Copyright: Margaux Weiß
Logistical choreographies – in the sense of a “hyperobject” (Morton 2013) – are too complex and expansive to be understood in their entirety. As inhabitants of a port city, who partly own one of the biggest global logistics companies, we should nevertheless ask ourselves: What strategies do we have to comprehend the gigantic movement of goods that enable our daily life and our practices as citizens?
Starting from this question, Moritz Frischkorn developed a one-week research installation with seven stations (1. welcome, 2. 3D printing of shipping container models/projection of a computer simulation of container movements in the port of Hamburg, 3. hypnosis/experiencing logistical movements, 4. video ‚On the Aesthetic Sublime of Logistical Infrastructure‘, 5. library/individual reading time, 6. dancing/the fluid body and the sound of ship engines, 7. feedback) to investigate the relation between choreography and logistics and rehearse alternative corporeal strategies of referring to logistical movement. At K3 – Zentrum für Choreographie, he established a fictional container as a working space that at the same time became the archive of his research. Using a puzzle-like compilation of somatic and dance practices, video and sound works, installation objects, and with the help of a small research library, the relationship between the human body and logistical choreographies was examined. In view of the immense size and intimidating aesthetic grandeur of logistical movements, architectures and geographies, how can physical access to these be tried or worked out? Frischkorn and his participants were looking for the possibility of empathy with the workers of logistical worlds as well as with the things they transport and move.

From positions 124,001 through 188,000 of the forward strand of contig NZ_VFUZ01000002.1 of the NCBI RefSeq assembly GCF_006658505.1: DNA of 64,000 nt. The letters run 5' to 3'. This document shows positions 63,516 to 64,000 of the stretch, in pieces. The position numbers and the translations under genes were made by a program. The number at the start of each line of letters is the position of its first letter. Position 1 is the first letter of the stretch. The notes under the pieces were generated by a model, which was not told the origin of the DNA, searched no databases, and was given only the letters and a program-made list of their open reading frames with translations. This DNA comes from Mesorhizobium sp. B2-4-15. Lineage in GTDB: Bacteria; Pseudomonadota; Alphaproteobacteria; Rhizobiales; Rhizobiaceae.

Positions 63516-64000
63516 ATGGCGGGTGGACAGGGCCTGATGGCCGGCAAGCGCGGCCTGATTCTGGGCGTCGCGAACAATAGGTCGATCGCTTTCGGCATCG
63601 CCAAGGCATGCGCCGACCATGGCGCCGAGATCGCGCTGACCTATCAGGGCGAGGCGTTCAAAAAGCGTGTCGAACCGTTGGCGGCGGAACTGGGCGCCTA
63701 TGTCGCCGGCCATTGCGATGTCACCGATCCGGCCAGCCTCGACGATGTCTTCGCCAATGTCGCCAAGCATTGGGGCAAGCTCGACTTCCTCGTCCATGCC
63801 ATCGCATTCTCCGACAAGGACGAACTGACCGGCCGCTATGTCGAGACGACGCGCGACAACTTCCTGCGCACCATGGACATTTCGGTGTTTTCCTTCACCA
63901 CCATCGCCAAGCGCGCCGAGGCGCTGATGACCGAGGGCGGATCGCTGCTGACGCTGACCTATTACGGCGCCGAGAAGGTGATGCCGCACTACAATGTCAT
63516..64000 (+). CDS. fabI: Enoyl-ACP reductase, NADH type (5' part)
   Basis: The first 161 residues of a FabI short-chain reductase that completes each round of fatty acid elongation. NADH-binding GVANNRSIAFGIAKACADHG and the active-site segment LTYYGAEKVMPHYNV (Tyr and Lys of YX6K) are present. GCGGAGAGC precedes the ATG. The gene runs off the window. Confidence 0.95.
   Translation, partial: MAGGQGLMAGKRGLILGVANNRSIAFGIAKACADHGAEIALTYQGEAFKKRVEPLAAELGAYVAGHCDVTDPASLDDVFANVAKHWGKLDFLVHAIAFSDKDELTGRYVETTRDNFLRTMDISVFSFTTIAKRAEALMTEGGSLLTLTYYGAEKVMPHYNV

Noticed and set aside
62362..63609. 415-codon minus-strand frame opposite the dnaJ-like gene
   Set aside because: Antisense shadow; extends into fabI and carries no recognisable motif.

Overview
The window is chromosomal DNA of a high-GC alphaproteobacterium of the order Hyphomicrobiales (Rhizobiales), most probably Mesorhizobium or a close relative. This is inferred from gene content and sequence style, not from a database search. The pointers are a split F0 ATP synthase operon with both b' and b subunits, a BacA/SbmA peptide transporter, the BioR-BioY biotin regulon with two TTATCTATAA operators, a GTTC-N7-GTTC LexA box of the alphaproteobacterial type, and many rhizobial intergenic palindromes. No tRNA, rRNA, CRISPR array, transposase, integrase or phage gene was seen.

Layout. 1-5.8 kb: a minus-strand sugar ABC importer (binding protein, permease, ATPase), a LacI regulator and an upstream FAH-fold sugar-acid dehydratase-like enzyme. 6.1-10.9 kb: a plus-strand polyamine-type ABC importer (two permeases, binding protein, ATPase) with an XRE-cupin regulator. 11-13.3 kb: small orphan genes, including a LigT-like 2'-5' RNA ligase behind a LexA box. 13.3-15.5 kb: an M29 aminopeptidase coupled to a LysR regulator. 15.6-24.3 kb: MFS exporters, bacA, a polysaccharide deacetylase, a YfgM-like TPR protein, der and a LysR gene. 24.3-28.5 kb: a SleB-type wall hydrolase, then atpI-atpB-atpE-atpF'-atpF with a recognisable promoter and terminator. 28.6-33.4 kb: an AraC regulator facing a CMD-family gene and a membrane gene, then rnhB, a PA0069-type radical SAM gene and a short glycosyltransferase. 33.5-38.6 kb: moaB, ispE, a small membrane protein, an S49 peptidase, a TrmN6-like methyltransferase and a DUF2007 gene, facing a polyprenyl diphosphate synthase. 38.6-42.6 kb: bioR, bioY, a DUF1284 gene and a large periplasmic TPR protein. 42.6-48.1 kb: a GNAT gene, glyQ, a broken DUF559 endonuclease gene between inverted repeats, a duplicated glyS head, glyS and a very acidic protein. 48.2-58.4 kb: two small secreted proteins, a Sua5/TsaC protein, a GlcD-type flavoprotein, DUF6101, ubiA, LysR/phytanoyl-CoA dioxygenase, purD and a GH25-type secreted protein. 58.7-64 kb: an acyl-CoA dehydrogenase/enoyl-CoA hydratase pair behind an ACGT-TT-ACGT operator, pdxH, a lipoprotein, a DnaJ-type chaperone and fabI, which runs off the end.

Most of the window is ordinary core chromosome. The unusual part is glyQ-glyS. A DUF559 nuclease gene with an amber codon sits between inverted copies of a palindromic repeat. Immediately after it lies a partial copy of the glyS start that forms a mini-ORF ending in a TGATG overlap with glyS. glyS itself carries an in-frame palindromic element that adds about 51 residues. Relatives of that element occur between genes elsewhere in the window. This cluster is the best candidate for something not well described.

Researchers: Moritz Frischkorn
Co-researchers: Janto Djanti Rössner, Axel Sylvester, Jonas Woltemate
Participants: Heike Bröckerhoff, Kerstin Evert, Paula Hildebrandt, Valto Kuluuvainen, Solveigh Patett, Sibylle Peters, Mirjam Schaub, Constanze Schmidt, Lucie Schröder, Leonie Rottmann, Kathrin Wildner, Michael Ziehl
Morton, Timothy (2013): Hyperobjects – Philosophy and Ecology after the End of the World. Minneapolis: University of Minnesota Press.